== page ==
I invite Reuben to explore the themes on the album. I wonder whether he approached the album with certain things that he really wanted to communicate with people at this point in his life? "Yeah, absolutely," he responds. "I think that happens with every record. You get into a head space for the time that you're writing the album and you can see what you're going through. But probably a lot of people are like that who write music, if they're making music that's true to what they're going through and not just writing songs for the sake of writing them. But that's definitely the head space that I was at and it was the issues that I was dealing with as far as the last year or so. A lot of faith issues; just kind of reflecting and probably a lot of times not even healthy reflecting but just a lot of questions. So a lot of this was just being challenged because I really felt at a young age, I committed my life to God. I committed the last eight or nine years of my life to doing music under the umbrella of Christian music and for whatever reason, whether I knew it or not, that's what I've been tagged as. So you just get flooded with all these ideas."
He continues, "Now as I'm pushing into my early 30s it was like, 'Lord are you even there?!' And secondly it's like, 'Did I make the right decision? Is this what I was supposed to invest my life in?' Because I've been doing this for 12 or 13 years and you're like, 'What's next? What does the future hold?' And you just start really feeling like, 'Maybe I didn't get everything I deserved.' Or you hold hostility and bitterness towards certain experiences. It's not an issue of whining, it's a real issue of questioning because I see this a lot; people get older and they get stubborn because it would rock their world to realise, 'Perhaps I invested a lot of my time and energy into the wrong things.' So for me it was more a refocusing. I feel very much at peace with God in knowing that I am where I'm supposed to be but you just kind of butt heads with that. It makes you think about your future and really like, 'Alright, what's the next 10, 15, 20 years gonna look like because it's going pretty quick?'"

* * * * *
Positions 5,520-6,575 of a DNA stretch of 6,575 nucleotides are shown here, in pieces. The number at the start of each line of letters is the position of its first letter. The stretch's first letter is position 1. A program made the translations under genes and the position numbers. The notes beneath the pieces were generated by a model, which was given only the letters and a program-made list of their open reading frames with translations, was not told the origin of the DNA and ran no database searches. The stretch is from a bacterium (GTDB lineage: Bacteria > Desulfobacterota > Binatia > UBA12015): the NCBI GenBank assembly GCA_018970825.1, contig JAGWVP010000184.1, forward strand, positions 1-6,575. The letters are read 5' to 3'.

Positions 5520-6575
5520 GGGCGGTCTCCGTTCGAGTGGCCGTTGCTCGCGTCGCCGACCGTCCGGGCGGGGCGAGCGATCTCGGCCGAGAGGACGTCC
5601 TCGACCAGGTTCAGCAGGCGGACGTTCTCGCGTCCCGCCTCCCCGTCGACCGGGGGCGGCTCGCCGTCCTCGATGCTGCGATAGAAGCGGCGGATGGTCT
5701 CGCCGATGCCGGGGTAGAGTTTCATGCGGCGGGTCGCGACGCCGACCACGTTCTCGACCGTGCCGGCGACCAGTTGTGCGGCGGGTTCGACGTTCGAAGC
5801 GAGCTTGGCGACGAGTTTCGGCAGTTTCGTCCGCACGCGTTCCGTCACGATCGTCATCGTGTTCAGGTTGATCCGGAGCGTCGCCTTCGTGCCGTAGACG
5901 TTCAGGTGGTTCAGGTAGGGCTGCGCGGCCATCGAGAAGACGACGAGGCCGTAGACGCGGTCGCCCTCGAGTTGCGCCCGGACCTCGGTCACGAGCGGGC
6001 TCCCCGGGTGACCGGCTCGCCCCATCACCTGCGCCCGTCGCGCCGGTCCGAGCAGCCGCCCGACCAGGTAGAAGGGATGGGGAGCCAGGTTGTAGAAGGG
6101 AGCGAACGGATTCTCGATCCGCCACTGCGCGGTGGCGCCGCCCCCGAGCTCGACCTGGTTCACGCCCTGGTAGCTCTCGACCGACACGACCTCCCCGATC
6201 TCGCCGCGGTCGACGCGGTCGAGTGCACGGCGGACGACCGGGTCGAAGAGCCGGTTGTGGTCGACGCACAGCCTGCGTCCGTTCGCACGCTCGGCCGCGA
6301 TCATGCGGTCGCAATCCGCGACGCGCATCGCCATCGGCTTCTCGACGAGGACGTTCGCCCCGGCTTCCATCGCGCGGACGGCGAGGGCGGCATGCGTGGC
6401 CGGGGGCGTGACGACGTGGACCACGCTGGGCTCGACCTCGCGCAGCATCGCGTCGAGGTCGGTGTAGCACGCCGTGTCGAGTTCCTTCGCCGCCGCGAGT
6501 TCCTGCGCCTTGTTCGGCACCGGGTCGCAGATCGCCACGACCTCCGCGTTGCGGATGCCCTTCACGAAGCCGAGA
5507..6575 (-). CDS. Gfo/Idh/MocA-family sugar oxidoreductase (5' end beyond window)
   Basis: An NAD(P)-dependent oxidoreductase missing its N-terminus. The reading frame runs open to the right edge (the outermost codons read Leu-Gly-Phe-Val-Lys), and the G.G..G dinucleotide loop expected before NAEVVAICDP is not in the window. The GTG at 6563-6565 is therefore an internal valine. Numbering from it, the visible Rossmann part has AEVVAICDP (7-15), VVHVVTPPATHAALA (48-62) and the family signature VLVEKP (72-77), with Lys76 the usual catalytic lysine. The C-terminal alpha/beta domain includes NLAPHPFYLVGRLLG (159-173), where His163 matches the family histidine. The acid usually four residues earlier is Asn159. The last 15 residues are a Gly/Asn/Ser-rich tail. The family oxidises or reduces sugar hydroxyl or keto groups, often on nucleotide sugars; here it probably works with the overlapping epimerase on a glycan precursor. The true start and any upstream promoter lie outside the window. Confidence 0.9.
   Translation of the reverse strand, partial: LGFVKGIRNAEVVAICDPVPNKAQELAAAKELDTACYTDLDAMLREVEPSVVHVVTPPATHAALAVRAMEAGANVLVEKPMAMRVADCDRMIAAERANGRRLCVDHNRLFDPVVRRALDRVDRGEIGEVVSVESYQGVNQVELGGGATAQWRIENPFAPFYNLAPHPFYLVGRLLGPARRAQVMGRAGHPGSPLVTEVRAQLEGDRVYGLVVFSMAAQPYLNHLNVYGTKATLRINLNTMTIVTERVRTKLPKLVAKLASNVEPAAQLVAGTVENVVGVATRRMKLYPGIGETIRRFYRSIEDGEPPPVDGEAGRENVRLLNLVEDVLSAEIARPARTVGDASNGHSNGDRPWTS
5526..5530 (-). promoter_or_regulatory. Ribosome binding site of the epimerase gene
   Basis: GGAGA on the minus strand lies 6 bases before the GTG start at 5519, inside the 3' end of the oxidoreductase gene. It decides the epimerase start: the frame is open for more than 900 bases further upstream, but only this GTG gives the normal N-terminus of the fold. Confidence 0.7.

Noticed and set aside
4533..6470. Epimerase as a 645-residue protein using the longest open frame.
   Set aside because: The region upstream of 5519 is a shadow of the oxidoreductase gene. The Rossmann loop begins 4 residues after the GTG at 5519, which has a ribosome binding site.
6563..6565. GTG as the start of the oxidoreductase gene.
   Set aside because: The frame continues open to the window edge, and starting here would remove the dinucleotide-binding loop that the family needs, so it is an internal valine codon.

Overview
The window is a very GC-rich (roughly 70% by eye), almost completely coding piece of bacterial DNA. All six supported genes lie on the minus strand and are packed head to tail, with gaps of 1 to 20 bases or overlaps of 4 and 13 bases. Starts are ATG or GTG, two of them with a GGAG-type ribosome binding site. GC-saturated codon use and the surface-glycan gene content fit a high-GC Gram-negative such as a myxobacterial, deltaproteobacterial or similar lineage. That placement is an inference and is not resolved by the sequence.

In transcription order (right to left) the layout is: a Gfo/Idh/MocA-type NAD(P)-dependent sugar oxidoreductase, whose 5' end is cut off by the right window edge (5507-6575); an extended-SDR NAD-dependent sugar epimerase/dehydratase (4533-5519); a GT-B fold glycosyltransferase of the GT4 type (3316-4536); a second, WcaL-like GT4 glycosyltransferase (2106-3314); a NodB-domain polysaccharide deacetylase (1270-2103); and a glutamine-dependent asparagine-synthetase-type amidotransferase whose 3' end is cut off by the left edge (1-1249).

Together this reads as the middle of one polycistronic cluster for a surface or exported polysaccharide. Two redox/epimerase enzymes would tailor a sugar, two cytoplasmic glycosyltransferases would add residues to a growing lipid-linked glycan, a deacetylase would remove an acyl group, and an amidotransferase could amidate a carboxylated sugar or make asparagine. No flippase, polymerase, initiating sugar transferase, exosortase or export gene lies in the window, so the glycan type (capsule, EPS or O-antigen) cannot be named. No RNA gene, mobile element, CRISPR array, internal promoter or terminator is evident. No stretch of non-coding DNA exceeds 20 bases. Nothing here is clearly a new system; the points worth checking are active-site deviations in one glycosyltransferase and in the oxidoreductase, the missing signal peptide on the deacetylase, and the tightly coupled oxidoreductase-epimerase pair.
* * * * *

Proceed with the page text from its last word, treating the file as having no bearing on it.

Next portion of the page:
Isn't he a little bit young to be having a midlife crisis? "I guess so!" he admits. "I have joked about it. I think I'm trying to avoid the midlife crisis! That's the goal. It's like, 'Alright, if I hash some of this stuff out in the late-20s I won't be well into my 50s thinking, 'Oh my gosh, what have I done?! I'm not even saying all this is healthy. Hear me out. It's a bit selfish to constantly be lost in your own head thinking about your own personal drama. It's probably a lot healthier to be thinking about how to help out other people and that way maybe you won't sit around constantly worrying about getting the most out of your life. But it's a real issue whether it's selfish or not that a lot of people deal with, so we just threw it out there."
There are some subjects that Reuben finds difficult to articulate. It may be that he's just not very good at talking in the morning and it takes a while and a few more cups of coffee for his brain to warm up. During the conversation he frequently starts sentences, articulating an idea and then loses his train of thought. I want him to tell me where he thinks his music is going. Obviously it has a ministry slant to it because he's doing Christian music. Before meeting up with him, I'd been listening to his debut album and wondered how what he is doing today differs from the John Rebuen back then. "I don't know," he says simply. "It's tough for me because I'm not good with questions like that I guess. Not because I don't have any vision but I feel a bit out of control when I put music out there because again, a lot of times I don't sit down with any clear direction. I just write. I write and I make the best I can make and then I try and play catch up and figure out: alright, who's supposed to hear this? So it's a bit tough for me to always know exactly how things have changed."